TEL AVIV—Israel’s Prime Minister Benjamin Netanyahu said he ordered his government to expand Jewish settlements in the West Bank, an early test for the administration of President-elect Joe Biden who has been a fierce critic of projects built on land that the Palestinians claim for a future state.
The government will approve or advance plans for 800 homes in several different settlements, including in one that the Israeli government has yet to formally recognize, Mr. Netanyahu said Monday. “We’re here to stay,” he said on Facebook. “We’re continuing to build the land of Israel.”
The announcement comes as Mr. Netanyahu courts right-wing votes in an upcoming election, and rushes to offer inducements before close ally President Trump leaves office. Recent polls suggest Mr. Netanyahu will need to retain and expand his support among the right-wing and religious camps if he is to fight off his challenger and retain his post as Israel’s longest-serving prime minister.
Mr. Netanyahu’s path to forming a coalition is narrowing, according to a poll released Monday by Israel’s Radio 103 FM. Without the New Hope party led by a former ally-turned-rival, Gideon Saar, and another right-wing party headed by Naftali Bennett, his coalition has only 46 seats. He needs 61 to form a government.
Mr. Saar on Monday urged Mr. Netanyahu to recognize Jewish settlements in the West Bank that are considered illegal under Israeli law.
The timing of the election in March is especially sensitive for Mr. Netanyahu because of a continuing corruption trial with witness testimony set to start February, barring any coronavirus-related delays. Mr. Netanyahu denies the charges of bribery and fraud. He doesn’t have to resign unless convicted.
The move to construct new settlement units has drawn anger from other political opponents, who accuse Mr. Netanyahu of picking a fight with the incoming administration of Israel’s closest ally, the U.S.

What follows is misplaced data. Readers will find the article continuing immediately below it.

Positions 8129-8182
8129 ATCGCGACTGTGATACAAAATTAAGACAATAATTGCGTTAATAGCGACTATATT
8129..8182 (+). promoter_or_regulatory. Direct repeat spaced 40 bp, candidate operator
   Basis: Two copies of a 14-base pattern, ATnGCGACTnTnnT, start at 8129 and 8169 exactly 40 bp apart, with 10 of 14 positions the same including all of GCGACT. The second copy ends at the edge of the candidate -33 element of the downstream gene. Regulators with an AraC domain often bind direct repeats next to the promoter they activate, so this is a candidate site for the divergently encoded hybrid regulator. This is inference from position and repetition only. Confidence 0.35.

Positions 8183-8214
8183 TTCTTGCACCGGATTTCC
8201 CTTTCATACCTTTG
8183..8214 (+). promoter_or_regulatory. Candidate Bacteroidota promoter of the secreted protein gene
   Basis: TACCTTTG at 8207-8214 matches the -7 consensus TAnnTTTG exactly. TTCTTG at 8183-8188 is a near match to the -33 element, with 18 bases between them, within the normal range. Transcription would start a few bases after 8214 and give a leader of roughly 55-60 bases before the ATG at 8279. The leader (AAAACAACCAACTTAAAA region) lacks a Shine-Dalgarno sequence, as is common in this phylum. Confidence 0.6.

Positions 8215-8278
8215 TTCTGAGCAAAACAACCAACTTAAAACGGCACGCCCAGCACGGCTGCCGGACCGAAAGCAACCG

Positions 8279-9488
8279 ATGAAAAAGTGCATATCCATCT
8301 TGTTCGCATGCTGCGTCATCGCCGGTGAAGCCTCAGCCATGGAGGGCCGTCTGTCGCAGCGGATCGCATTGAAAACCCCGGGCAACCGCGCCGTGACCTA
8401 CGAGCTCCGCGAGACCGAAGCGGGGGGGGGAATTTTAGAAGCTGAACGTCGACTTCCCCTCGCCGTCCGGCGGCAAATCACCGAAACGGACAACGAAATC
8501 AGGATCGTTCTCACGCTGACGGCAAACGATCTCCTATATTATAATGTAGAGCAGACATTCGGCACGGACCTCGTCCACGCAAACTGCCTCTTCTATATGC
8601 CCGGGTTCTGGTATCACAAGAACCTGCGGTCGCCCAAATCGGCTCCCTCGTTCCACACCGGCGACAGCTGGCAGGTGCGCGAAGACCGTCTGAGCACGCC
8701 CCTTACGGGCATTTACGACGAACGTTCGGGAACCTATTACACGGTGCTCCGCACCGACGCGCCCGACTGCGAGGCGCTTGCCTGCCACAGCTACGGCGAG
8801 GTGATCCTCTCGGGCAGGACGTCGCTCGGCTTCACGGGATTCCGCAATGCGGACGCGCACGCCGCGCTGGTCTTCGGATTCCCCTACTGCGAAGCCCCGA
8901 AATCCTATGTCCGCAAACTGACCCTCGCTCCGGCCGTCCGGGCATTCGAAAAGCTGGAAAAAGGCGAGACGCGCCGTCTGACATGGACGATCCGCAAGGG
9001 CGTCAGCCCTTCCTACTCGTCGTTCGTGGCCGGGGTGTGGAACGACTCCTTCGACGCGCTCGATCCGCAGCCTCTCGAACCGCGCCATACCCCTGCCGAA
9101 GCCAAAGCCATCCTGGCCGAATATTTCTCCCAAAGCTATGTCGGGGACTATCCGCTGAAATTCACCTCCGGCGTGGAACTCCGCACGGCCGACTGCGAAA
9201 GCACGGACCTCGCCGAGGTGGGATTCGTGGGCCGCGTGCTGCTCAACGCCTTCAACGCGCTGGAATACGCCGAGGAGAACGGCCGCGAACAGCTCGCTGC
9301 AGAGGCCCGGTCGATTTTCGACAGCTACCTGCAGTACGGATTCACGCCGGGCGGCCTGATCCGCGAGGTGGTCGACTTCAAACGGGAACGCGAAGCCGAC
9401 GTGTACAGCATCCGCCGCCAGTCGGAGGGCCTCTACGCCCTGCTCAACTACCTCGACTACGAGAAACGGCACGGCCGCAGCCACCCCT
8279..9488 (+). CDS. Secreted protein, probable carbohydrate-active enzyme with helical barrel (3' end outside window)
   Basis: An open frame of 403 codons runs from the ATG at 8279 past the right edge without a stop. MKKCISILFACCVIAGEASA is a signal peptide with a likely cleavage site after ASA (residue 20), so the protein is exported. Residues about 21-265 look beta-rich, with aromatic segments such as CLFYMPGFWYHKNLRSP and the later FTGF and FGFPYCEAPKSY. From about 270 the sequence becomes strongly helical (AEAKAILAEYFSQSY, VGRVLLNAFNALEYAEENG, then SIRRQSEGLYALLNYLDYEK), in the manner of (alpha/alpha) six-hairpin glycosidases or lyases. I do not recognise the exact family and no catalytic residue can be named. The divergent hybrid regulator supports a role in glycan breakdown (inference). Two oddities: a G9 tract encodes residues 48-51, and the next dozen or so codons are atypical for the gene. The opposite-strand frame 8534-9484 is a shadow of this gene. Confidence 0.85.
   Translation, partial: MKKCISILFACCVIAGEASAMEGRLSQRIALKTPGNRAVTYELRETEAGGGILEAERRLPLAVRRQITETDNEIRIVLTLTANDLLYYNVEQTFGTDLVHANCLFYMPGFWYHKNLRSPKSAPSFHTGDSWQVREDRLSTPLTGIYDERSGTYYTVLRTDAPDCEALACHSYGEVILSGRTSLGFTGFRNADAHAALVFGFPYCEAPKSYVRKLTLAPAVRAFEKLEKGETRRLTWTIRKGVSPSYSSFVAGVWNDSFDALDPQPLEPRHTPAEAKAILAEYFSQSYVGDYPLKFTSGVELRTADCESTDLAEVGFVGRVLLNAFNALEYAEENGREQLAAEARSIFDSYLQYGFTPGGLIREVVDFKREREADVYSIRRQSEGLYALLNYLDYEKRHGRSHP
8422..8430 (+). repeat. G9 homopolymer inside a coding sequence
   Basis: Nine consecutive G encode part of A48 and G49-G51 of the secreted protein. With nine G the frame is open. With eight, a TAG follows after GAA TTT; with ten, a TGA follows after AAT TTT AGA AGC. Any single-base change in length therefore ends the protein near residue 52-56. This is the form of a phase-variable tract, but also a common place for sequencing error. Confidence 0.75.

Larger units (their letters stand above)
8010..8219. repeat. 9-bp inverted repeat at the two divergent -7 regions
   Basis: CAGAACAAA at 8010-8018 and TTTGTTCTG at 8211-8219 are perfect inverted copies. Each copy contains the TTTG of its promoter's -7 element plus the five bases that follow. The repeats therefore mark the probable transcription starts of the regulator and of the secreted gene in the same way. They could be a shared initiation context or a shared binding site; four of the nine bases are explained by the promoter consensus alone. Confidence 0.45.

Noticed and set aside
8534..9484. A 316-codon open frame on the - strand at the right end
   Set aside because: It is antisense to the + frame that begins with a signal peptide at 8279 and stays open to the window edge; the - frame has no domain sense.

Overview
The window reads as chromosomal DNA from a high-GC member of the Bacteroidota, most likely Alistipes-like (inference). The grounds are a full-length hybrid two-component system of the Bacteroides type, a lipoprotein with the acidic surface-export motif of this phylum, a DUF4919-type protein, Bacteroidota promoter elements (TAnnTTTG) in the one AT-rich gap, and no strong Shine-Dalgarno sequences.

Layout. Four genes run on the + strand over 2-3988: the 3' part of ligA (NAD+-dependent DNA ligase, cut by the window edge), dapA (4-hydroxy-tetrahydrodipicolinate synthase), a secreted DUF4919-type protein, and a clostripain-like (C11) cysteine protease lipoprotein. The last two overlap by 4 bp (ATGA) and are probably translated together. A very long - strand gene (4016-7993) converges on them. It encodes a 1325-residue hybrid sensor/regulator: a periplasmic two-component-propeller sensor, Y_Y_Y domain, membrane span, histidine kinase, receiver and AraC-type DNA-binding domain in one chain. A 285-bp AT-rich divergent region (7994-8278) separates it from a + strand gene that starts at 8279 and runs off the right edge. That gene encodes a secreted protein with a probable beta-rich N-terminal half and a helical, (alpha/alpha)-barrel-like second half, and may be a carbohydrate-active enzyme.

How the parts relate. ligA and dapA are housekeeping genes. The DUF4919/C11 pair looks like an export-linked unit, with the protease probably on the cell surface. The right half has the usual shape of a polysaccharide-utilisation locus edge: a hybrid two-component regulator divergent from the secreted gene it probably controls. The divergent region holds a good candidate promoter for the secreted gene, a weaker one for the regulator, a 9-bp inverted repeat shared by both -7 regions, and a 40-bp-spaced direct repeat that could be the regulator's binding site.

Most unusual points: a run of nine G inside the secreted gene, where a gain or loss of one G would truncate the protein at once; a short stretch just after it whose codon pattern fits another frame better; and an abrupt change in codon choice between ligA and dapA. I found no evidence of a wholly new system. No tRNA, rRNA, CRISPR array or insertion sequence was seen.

“The Biden administration still hasn’t taken office and the government is already leading us to an unnecessary confrontation,” Yair Lapid, head of the centrist Yesh Atid party, said on Twitter. “A sane government doesn’t start an unnecessary battle with a new American president.”
Settlements have long dogged the relationship between Messrs. Biden and Netanyahu. In 2010, Israel announced new settlement building in East Jerusalem during a visit by Mr. Biden, sparking a diplomatic row that continued through the eight years of the Obama administration.
The Trump administration broke from years of American policy in 2019 when it said that the U.S. doesn’t consider settlements to be illegal. Secretary of State Mike Pompeo last year became the first chief U.S. diplomat to visit a West Bank settlement. In another sharp break, the Trump administration’s plan for peace between Israel and the Palestinians envisioned that no Israeli settler would leave their homes in occupied territory, while other plans have envisioned land swaps that could see some have to move.
The construction and approval process for settlements typically takes years and Mr. Netanyahu has backed away from controversial election-timed proposals before. He set aside his earlier pledge to unilaterally annex parts of the occupied West Bank, as a condition of normalizing ties with the United Arab Emirates and other Gulf Arab states.
Some settlers are urging Mr. Netanyahu to do more to develop Jewish settlements while he still can.
Mr. Netanyahu should take the opportunity to provide infrastructure such as water and electricity to West Bank settlements not officially recognized as part of Israel, said Israel Ganz, head of the Binyamin Regional Council, a regional governing body for some 46 Jewish settlements and outposts.
“These are the most important days,” he said. “The hourglass is getting shorter.”
Photo: Israel’s government will approve or advance plans for 800 homes in several different settlements, like the one near Ramallah. – MOHAMAD TOROKMAN/REUTERS